Africa is perhaps the most mysterious continent in the world. It’s ethnic, social, and religious diversity is impressive. Attempting to discuss a cultural aspect, such as music, without limiting the scope, would be impossible. “The area of coverage has been limited to Sub-Sahara, Black Africa”(Graham1).
When an individual hears the term African music, he probably thinks of the African-American forms, such as Hip-Hop or Reggae. Not many people today know what African music is all about. They do not know anything about it because they probably find the music somewhat primitive. A close investigation, however, will reveal the opposite. African music has a lot of heart and soul in it and went from a form of entertainment to a way of life. African music was not only used as music, as it is used here in the United States. When one thinks of a way of life, he probably thinks of his job, but in Africa not too many people choose music as their occupation. African musicians are people who play while other people dance or are in a group such as Senufo, an orchestra consisting of farmers, blacksmiths, and other tribesmen. (Bebey 3)
A lot of Westerners reject African music because it takes hours to understand. Westerners who want to understand it have to accept the idea that it is not as predictable as traditional Western music. Most Westerns like music that is pleasing to listen to but, “…The traditional African musician’s aim is to simply express life in all of its aspects through the medium of sound…” (Van Rensburg). Music has been a part of
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most African people’s lives since they were born. They start making instruments at the age of three or four, and musical games are also played. Some youngsters even try to imitate their elders in dancing and playing music. There are even “…increasing amounts of students for piano…”(University). African music is also used for cheering people up. “In some African societies music is a dynamic and driving force that animates the life of the entire community” (Van Rensburg). It is sometimes used for sales; some Africans attract their clients by singing.
African music is even used for medical purposes, such a practice is called witch doctoring. Griots are said to be witch doctors, but they are a lot more. Griots usually specialize in invoking supernatural beings. In addition many people in Africa use music to communicate to the spiritual world. “…Baule, harp players, are know to communicate with the spirit world. This characteristic is echoed throughout African tribes. Most harp-lute players are also soothsayers and/or healers” (Bebey 22).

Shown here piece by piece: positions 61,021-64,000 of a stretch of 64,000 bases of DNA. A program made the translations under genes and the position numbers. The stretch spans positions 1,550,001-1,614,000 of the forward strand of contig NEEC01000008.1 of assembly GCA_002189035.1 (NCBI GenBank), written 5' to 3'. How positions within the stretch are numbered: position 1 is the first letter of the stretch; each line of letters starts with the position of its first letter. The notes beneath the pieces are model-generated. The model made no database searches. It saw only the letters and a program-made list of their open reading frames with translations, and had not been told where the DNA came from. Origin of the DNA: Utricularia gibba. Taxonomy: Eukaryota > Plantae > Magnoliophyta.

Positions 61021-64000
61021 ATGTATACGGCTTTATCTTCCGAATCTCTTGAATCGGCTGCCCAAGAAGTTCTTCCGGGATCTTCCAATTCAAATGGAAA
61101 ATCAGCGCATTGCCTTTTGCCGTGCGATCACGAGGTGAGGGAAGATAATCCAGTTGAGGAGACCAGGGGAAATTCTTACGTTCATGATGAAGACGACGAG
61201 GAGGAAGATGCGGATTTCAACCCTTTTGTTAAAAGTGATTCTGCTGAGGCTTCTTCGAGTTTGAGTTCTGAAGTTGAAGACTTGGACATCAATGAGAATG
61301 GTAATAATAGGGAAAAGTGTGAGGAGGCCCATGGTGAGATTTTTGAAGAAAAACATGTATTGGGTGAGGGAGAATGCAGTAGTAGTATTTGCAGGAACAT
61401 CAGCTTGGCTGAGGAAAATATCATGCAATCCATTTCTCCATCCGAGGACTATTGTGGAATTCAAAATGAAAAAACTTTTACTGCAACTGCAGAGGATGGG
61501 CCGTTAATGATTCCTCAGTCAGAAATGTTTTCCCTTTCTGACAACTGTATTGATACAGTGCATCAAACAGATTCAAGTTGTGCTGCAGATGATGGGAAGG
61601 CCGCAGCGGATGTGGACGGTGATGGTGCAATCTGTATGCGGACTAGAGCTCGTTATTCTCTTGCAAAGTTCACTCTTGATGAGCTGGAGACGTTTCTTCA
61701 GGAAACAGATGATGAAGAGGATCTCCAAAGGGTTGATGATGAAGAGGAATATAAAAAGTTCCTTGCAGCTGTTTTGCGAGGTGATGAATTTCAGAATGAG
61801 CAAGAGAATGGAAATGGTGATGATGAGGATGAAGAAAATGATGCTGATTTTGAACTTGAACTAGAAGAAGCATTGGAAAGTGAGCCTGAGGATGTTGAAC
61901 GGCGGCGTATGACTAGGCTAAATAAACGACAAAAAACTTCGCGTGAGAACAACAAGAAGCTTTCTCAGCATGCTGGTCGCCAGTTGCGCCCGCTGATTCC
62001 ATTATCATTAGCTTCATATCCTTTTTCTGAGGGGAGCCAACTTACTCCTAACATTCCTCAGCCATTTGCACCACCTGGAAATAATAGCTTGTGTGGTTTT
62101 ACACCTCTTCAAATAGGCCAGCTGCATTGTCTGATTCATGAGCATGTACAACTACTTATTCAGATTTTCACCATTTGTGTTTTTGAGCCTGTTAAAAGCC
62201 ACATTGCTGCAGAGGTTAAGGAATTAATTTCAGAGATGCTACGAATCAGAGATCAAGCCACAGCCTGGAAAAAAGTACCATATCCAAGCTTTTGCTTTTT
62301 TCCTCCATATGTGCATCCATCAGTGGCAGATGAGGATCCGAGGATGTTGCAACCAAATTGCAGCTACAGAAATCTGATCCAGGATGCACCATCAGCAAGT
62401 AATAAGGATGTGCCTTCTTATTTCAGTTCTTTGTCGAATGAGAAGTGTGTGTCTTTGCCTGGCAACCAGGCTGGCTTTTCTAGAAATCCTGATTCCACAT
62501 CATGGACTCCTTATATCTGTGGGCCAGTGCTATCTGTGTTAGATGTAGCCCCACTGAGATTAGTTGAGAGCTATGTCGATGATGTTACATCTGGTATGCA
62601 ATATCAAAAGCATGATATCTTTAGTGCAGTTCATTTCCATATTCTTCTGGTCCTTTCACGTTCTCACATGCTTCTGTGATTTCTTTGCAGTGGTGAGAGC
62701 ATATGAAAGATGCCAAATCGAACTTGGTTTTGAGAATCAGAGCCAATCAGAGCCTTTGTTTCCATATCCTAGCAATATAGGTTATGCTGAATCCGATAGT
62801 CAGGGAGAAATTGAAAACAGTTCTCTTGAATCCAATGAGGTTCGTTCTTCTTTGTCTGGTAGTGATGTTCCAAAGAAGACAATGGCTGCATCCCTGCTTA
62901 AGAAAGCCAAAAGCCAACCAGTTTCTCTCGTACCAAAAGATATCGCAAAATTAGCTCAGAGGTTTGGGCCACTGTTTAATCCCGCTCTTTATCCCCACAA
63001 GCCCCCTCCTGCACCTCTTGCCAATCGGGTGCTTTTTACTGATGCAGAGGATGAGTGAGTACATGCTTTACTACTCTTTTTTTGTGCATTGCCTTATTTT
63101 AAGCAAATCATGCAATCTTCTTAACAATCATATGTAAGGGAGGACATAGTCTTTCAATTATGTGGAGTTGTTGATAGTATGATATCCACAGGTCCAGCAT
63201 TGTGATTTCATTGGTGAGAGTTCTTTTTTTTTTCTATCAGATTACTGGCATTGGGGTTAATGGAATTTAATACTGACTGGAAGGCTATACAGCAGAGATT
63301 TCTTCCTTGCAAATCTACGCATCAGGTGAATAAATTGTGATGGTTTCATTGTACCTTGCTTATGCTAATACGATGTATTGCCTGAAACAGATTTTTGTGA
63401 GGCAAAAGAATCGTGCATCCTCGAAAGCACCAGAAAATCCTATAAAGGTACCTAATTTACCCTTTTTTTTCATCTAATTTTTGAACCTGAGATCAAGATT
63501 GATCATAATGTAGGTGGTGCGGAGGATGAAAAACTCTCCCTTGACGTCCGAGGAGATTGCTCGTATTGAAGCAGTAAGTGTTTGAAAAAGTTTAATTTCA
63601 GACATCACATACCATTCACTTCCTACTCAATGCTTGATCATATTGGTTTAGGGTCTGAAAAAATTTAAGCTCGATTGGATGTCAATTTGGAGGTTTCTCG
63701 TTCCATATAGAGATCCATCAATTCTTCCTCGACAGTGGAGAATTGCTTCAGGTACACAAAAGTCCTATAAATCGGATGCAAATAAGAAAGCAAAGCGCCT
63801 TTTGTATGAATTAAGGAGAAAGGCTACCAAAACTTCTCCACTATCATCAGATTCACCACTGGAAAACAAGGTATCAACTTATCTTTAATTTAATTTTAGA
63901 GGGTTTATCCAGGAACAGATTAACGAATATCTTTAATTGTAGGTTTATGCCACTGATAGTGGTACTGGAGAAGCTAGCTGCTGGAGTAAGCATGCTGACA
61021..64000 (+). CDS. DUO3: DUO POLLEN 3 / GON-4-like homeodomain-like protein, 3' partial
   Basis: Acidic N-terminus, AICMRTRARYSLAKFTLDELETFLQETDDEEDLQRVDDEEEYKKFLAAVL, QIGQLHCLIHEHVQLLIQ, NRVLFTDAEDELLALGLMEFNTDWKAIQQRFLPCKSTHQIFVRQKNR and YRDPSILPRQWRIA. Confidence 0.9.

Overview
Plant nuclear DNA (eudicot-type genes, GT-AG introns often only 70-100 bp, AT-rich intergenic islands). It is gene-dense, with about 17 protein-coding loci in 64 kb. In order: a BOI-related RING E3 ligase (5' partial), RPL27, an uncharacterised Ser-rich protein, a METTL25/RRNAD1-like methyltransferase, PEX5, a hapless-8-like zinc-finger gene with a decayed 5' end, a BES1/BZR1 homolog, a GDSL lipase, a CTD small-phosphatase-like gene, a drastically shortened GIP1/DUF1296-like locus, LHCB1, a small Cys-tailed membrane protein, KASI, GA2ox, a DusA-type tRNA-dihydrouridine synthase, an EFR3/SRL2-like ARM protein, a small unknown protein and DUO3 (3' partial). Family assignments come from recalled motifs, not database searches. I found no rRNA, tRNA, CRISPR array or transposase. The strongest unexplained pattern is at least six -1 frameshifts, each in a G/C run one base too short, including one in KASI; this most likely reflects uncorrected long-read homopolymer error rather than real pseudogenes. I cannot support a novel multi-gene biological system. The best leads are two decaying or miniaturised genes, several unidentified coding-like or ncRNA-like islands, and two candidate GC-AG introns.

The instruments, including the human voice, are varied as the types of music themselves. African musicians usually make their own instruments so that they will suit their own particular tastes. (Bebey 40). The drum is the most important instrument to African music. If it is not present, then it will be substituted by hand clapping or stomping. “Vocal music is truly the essence of African music. African Musicians use the voice more than anything else. The voice does not diminish the interest to musical instruments”(Bebey 115). “…Anthropologists were concerning…with the role of music in African society, producing invaluable data on instruments, dances, styles and the emotional and aesthetic content of music”(Graham 16).
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“…In numerous African societies, the right to play certain instruments or to participate in traditional ceremonies is not open to all, but is the privilege of the professional musician. In some societies music is not consider a profession at all, which is why there are only a few professional musicians in Africa. African music is nearly always linked with some other art such as poetry or dance (Van Rensburg). Many African societies make it a habit to play traditional African music at least once a day so that it will not vanish. This practice clearly indicates the cultural importance of music to the people.
African music has come a long way. What must be remembered is that music involves personal tastes. Not all people enjoy the same music. One’s taste in music may reflect his cultural heritage. Some Non-Africans like it, and some do not, but what is most important to Africa is that the tradition continues.